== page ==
More recently, some information that could affect TB
programmes and create new roles for nurses and lay providers was produced by the
ZAMSTAR study, a very large trial that looked at whether two different case
finding approaches in communities (or a combination of the two), could increase
early TB diagnoses — and whether either would have a greater impact on a
community’s TB burden than passive case finding. The preliminary results were reported
at the 42nd Union World Conference on Lung Health held last October in Lille, France.
Over the better part of a decade it took to plan, prepare
for and perform the ZAMSTAR study, it seemed like it was much more than a
clinical study— it was more like a cultural phenomenon, particularly in Zambia,
where the study mostly took place. It was huge, had an innovative design, and
one of the intervention approaches was very novel — requiring a process of
community selection, preparation, mass community mobilisation, training and
participation, on a scale never seen before in sub-Saharan Africa.
Many of the
most enduring lessons from ZAMSTAR may come out of this process, and the
lessons learned about bringing together so many diverse people with a stake in
improving TB case management, from elementary school students to expert
patients, to nurses and newspaper reporters, to government ministers and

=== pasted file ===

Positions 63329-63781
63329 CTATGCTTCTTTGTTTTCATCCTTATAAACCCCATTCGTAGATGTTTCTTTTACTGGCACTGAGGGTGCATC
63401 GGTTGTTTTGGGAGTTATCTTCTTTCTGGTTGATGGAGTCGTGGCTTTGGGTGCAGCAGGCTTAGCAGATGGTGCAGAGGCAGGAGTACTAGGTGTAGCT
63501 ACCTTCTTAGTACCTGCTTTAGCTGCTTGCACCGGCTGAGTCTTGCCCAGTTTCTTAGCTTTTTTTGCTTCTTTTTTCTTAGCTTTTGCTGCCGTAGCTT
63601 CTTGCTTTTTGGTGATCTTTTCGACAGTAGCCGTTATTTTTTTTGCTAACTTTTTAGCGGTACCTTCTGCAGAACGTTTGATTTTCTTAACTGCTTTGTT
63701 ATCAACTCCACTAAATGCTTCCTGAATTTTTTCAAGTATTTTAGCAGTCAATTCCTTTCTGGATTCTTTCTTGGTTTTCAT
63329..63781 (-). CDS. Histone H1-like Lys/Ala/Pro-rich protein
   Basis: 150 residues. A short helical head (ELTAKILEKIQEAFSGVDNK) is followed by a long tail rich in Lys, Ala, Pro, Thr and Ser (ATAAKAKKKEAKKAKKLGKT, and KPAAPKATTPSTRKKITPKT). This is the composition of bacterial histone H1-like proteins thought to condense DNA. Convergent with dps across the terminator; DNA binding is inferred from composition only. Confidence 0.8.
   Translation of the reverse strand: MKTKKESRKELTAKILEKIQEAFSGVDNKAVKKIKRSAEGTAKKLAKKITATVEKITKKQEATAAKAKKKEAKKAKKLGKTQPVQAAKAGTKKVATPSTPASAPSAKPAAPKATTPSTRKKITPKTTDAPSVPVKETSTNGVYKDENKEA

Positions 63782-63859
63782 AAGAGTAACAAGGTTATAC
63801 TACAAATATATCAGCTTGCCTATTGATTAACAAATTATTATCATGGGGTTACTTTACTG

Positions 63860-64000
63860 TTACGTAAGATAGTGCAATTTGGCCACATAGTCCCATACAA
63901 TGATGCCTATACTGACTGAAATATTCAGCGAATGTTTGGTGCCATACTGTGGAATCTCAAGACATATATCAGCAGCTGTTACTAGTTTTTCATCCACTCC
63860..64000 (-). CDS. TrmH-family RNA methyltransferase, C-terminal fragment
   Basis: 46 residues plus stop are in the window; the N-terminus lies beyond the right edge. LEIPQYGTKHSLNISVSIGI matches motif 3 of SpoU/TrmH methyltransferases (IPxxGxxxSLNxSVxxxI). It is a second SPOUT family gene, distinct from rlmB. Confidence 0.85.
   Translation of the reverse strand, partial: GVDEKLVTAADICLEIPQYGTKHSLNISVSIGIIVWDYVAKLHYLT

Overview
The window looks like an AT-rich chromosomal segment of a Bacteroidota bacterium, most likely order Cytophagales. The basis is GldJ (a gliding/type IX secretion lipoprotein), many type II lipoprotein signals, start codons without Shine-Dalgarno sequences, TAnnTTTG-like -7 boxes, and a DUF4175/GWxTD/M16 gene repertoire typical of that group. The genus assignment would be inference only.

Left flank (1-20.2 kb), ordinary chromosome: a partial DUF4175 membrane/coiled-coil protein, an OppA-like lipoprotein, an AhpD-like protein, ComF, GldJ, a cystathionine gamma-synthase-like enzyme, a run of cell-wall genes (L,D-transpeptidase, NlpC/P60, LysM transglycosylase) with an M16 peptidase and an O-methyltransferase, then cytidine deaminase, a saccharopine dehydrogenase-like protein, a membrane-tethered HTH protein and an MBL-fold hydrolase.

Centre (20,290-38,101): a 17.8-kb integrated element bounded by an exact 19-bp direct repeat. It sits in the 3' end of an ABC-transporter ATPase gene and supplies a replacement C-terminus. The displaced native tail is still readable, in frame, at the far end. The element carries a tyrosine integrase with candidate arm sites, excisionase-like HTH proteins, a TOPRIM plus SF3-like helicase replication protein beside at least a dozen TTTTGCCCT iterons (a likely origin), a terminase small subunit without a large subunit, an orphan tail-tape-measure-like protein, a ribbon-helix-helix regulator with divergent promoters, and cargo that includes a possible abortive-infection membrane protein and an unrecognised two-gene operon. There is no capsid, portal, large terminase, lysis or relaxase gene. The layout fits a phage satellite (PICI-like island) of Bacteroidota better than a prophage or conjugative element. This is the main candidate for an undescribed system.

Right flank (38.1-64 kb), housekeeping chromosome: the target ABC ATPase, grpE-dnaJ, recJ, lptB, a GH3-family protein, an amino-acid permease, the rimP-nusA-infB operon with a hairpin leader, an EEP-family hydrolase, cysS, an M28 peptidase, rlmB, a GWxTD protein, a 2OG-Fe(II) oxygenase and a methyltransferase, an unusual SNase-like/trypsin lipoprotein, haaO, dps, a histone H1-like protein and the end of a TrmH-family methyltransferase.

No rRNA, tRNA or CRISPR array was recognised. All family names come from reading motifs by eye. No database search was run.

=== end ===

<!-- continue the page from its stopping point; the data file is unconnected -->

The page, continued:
brilliant researchers to the multi-billionaire visionary who paid for it all.
Somehow, they pulled off a rigorous study which reached the clear conclusion
that implementing one of the active TB case finding interventions in a
community could, after several years, reduce its overall burden of TB.
That’s right— the
community as a whole did better. Unlike most other studies, ZAMSTAR did not
randomly assign individuals to different care or treatment arms. Instead, it
randomised entire communities to one of four arms, each with a different TB
One of the arms was supposed to serve as a control — where
the community received TB case finding in just the same way as they always had:
through passive case finding at the clinic. Only, the researchers pointed out
that this wasn’t entirely true — as part of the preparation for the study, all
the communities had significant upgrades to their local health system, with
additional staff and training to recognise and manage TB appropriately. This